True pregnancy

During gestation, pot-bellied seahorse males provision the embryos

Pregnant pot-bellied seahorse males provision the embryos

Seahorses are viviparous, and it is the males that are pregnant. In pot-bellied seahorse, Hippocampus abdominalis, males even provide the embryos with nutrients, Zoe Skalkos and colleagues discovered.

Some fish species are viviparous. In most cases, young fish are born from the mother, but in seahorses the father plays a unique role. He incubates the fertilized eggs in a fleshy, enclosed brood pouch until the offspring can live independently. In daddy’s pouch, the embryos are safe from small predators and pathogens. The pregnant father controls the water quality in the pouch; the highly vascularised pouch skin supplies oxygen and waste products are removed.

Males of pot-bellied or big-belly seahorse, Hippocampus abdominalis, that lives around Australia and New Zealand, also transport nutrients to their embryos, Zoe Skalkos and colleagues report.

Complex brood pouch

When seahorses mate, the female transfers her eggs into her partner’s brood pouch, which he has inflated by filling it with seawater. He fertilizes the eggs immediately and carries them until the young fish can be released. The developing embryos consume the large amount of high protein yolk that the eggs contain.

Pot-bellied seahorse is a large species, up to 35 centimeters long, and exhibits the most complex form of male pregnancy among seahorses. Young embryos are deeply embedded into the pouch’s lining tissue; some are completely covered. The embryos can survive on the amount of food that the yolk contains, according to experiments in which they developed outside a brood pouch. But young fish that are raised in this way exhibit stunted growth and suffer increased mortality. That is why the researchers wondered whether the pregnant father transports nutrients to his hundreds of young via the pouch wall.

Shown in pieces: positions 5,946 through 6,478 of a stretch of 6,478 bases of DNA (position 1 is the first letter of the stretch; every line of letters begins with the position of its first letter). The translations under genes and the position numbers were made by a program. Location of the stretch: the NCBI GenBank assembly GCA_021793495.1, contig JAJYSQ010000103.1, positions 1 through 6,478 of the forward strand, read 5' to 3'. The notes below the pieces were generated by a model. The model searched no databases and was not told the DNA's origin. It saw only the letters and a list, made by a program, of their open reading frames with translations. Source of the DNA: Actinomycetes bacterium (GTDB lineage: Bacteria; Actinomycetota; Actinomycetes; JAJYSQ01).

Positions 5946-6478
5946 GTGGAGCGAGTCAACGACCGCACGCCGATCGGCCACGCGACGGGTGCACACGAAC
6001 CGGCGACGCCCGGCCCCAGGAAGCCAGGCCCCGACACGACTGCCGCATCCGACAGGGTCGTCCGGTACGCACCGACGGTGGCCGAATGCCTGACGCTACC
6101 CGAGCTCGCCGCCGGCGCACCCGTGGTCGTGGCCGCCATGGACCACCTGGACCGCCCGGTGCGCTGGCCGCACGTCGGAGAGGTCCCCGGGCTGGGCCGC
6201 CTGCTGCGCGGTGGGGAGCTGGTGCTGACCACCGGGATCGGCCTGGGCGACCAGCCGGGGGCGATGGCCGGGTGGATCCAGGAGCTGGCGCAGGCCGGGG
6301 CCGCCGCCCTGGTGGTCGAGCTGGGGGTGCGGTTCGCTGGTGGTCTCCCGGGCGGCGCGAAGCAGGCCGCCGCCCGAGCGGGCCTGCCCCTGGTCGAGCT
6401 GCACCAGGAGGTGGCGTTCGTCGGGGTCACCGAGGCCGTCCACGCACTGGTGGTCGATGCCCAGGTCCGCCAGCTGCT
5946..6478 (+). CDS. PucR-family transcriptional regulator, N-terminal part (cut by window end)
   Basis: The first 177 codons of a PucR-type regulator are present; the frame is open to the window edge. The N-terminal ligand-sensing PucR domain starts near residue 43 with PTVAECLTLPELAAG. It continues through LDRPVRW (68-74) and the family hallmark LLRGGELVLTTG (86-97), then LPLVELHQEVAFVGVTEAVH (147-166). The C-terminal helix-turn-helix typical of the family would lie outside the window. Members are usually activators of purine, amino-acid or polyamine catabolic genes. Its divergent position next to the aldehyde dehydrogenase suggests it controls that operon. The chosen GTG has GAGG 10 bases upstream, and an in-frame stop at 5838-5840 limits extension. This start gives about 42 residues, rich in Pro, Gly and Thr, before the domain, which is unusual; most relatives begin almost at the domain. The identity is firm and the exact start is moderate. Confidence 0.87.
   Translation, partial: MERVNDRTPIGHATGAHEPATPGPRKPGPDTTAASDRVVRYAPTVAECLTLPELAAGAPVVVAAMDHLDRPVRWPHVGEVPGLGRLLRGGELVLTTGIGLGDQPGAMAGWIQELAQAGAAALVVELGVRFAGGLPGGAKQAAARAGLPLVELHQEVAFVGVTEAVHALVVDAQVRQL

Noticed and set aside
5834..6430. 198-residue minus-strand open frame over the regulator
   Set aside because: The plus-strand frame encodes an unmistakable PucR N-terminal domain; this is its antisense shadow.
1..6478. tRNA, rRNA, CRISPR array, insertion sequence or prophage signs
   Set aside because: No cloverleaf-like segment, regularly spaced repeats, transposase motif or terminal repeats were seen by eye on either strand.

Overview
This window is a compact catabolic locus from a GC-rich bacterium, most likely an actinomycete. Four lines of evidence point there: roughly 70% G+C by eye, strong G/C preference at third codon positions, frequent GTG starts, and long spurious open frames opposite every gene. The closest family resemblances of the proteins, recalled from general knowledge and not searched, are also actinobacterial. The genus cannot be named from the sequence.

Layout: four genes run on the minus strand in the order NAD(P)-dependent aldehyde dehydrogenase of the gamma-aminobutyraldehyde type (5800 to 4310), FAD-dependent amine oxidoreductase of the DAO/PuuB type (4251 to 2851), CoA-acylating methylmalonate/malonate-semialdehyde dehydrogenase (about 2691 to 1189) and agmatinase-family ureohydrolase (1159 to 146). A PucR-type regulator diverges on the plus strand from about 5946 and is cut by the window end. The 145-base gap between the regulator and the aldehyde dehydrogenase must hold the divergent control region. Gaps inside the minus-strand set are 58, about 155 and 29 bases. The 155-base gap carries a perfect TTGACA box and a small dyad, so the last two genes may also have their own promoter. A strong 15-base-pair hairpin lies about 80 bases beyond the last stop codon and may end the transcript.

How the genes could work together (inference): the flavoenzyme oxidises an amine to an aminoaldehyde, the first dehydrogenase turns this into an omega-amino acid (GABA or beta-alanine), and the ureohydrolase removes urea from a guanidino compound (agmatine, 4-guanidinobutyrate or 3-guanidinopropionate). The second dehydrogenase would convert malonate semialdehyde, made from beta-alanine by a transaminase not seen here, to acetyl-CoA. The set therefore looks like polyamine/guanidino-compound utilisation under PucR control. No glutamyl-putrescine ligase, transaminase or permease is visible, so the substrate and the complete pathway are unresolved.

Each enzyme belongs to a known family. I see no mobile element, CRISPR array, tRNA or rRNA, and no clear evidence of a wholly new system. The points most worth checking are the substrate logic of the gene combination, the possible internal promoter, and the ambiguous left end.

Supplement

To find out, they compared the dry weight of newly fertilized eggs of pot-bellied seahorse with that of newborns, which are released after a gestation period of about 24 days. They also determined the fat content of eggs and newborns. From previous research, they knew that cell constituents that transport fats are produced in large quantities in the brood pouch of males during gestation. Fat is the primary source of energy for the embryos and they need a lot of it.

If the father would not supply nutrients to the embryos, the dry weight of newborn fish would be lower than that of newly fertilized eggs. That is because embryos consume the food supply that the mother provided; they gain weight, but part of the mass is lost by metabolism. The weight loss is estimated to be 30 to 40 percent.

However, as it turned out, newborns have the same dry weight as newly fertilized eggs. Also fat contents were similar. Most likely then, the father provides nutrition to his offspring, especially fats, to replace what is lost.

Pregnant in every sense

Pipefish are closely related to seahorses. Also in pipefish, fathers carry the embryos, although not all pipefish species possess a highly developed, enclosed brood pouch. In some pipefish species, as was known, pregnant males transport a small amount of nutrients to the embryos. Now, this also appears to happen in at least one seahorse species.

These fish dads are going through a pregnancy in every sense. However, compared to that of mammals, their pregnancy is not entirely complete, because the fish mothers still provide most nutrients to the embryos. But it certainly is extraordinary.

Willy van Strien